Last night's game was very interesting. Beside the masturbatory references and a few 'that's what she said'(s) it was an exploration night. Not that kind of exploration night. The kind where we make the black spaces on the screen go white. I was determined to cover some ground before the session and we did. What I didn't expect is getting tangled into one of Ken's puzzle rooms. The Maze that Jack build so to speak.
What's so difficult and cool about the puzzle rooms is you don't know your in one until your in one. I went up a stairwell (or down I forget), tried to use the same stairwell and ah oh, welcome to the screwed zone. You are now lost.
Instead of backtrack and trying to figure out how to get back we just plowed on. Room after room. We encountered an eyeball in the first room. Just and eyeball. We popped it. That was our battle for the evening. We kept going until we finally found a secret door. We searched all the rooms. Nothing.
When we found the secret door we found ourselves in the strangest section of the dungeon to date. When we approached the doors they automatically opened. Ken did the appropriate whooshing sound effect to imitate the doors on Star Trek. Kudios for that.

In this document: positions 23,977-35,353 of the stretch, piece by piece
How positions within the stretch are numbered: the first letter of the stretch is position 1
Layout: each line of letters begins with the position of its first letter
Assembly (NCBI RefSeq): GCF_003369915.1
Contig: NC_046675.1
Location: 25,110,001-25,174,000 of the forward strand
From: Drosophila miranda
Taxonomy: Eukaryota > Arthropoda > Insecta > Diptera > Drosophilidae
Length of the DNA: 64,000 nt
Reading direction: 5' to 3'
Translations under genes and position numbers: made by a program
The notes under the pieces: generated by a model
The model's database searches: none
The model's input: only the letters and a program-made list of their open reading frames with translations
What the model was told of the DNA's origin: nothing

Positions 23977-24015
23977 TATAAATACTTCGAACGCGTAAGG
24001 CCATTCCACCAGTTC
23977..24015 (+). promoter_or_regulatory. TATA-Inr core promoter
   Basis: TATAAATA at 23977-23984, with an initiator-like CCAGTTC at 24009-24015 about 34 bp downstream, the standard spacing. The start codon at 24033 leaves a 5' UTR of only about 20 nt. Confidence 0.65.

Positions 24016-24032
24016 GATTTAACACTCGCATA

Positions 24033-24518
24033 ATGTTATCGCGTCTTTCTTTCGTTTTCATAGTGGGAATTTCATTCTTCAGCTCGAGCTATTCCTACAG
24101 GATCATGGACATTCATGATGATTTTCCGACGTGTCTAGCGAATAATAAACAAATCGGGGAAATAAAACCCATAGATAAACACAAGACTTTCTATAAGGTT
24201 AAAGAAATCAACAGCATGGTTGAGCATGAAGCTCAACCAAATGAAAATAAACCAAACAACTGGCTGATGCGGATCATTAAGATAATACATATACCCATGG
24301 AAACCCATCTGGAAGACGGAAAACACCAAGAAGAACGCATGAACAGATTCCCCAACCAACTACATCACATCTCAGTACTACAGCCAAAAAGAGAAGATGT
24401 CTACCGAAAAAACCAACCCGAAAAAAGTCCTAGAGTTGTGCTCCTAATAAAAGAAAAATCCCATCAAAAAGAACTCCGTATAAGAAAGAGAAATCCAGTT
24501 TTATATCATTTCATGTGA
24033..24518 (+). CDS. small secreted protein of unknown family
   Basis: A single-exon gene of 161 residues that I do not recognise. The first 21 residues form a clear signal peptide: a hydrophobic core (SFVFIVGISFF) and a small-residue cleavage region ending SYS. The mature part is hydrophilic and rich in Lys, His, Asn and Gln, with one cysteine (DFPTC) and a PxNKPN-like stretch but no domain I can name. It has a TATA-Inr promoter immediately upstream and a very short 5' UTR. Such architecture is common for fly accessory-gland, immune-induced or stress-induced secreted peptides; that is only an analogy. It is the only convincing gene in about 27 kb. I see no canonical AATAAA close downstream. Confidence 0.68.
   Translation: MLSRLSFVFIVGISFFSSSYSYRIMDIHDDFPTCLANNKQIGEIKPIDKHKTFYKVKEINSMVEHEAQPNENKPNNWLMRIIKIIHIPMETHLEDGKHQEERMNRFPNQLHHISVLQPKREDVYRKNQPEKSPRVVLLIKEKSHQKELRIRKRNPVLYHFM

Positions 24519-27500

While we have some knowledge of what this place is, a sort of transporter, teleporter set of rooms we have no idea where they go, how they are activated and no idea who built them. We've run across some of their technology earlier in the dungeon, but haven't figured out how to interpret it.
Now here's the cool thing. We go into a room, it's got a trapdoor in the floor, we open it and we have found the place to revive the dwarves that once lived in these caverns a 1000 years ago. We were given this quest, I want to say 10 or more sessions ago. In real time that equals out to 4 or 5 months ago and we finally found it.
We stopped after gather the dwarves. While the combat was minimal, we covered a lot of territory and finished a section of a quest. I think that's one of my favorite parts about Monteport, is the the slow evolution of quest lines. And we still have a lot of layers of mystery to uncover. If we live long enough.